THE DIGITAL ERA Philips Ligh ng, a major provider of ligh ng solu ons, sees major possibili es in the applica on of its Power-over-Ethernet (PoE) technology in buildings. In the office buildings sector of the building and construc on industry, the major drivers that will influence the direc on of progress are workplace trends, the regula ons for achieving greater sustainability, as well as the trends and challenges impac ng developers and tenants, according to Mr Jitender Khurana, Head of Professional Ligh ng Solu ons for Singapore and Interna onal Accounts, Philips Ligh ng (S) Pte Ltd. “In the Singapore context, effec ve usage of space is so relevant. Due to space constraints, every square metre needs to be op mised”, he said. Mr Khurana also believes that in the design of the workplace, people-centricity is very important and should not be overwhelmed by “all the technologies, all the smartness and all the connectedness”. “The digitalisa on has to be used to create a certain level of personalisa on for the people who are using the workplace. They have to be central to whatever we are doing. The well-being and emo onal aspects of the people using the workspace are important. Otherwise there is always the possibility for a disconnect. It then becomes more of a technology push and not really something that people who are using the space need”, he said. According to Mr Khurana, there are many different ways to use the new technologies to achieve greater sustainability. From a ligh ng standpoint, there are huge energy savings through adop ng LED technology. By moving from conven onal ligh ng to LEDs, there is 40% to 50% in energy savings. Connec ng LED light points wirelessly and managing them through the use of smart controls can reduce energy consump on by a further 20% to 30%. Although ligh ng contributes to only 20% to 25% of a building’s energy cost, by reducing this by 60% to 70%, the gains are substan al. Another important ques on is can technology, can all the connected solu ons also provide a certain level of flexibility and make buildings future-proof? When a building owner completes a project, which could take two or three years, and starts to maximise the u lisa on of the building, o en, newer and more innova ve solu ons could have entered the market, pushing the technologies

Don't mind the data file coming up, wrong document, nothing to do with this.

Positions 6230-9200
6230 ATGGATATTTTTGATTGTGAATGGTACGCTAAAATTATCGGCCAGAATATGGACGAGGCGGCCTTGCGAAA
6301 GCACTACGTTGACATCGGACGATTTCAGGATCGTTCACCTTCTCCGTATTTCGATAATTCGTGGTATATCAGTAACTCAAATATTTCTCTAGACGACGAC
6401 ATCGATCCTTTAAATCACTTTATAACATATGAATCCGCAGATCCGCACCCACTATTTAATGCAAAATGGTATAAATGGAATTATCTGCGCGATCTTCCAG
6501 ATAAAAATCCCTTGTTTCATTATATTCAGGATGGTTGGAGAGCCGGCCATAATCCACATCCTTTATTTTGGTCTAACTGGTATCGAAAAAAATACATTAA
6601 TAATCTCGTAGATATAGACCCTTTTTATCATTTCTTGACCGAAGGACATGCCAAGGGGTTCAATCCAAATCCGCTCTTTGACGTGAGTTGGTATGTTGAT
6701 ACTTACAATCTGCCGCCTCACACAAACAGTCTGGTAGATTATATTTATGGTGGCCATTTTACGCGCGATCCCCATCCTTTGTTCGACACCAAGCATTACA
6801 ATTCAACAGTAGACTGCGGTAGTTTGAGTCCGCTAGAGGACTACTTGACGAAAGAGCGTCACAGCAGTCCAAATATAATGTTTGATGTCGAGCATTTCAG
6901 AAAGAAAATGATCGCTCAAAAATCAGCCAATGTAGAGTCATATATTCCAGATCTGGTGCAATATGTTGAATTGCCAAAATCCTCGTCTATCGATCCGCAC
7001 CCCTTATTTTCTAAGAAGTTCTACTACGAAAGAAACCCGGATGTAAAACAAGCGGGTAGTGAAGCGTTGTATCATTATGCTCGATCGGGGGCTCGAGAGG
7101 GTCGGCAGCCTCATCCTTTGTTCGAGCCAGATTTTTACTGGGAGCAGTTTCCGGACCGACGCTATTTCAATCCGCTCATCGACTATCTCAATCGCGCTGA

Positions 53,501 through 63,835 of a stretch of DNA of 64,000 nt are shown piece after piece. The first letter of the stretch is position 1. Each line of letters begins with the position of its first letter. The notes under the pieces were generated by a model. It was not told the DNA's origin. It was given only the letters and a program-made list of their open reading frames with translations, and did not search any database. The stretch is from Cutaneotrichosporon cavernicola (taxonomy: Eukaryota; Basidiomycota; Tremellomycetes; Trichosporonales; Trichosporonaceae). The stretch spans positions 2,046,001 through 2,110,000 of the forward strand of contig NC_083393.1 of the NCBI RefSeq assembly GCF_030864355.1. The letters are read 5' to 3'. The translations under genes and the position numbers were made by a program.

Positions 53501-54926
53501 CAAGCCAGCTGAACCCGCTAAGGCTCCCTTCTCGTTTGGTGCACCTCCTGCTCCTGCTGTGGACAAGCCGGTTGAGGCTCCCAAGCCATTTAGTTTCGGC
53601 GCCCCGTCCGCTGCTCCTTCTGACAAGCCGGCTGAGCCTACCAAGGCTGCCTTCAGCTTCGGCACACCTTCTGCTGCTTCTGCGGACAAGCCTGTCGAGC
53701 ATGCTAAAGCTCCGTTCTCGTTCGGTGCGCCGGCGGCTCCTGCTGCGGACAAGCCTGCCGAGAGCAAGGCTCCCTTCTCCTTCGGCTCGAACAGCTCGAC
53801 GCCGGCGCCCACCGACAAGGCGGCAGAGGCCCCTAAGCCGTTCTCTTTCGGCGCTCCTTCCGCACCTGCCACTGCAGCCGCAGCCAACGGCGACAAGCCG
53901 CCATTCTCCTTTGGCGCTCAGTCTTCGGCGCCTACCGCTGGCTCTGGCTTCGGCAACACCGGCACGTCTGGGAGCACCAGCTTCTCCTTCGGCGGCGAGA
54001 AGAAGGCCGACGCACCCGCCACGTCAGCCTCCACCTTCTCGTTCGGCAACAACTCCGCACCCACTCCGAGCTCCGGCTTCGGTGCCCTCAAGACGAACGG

Mr Jitender Khurana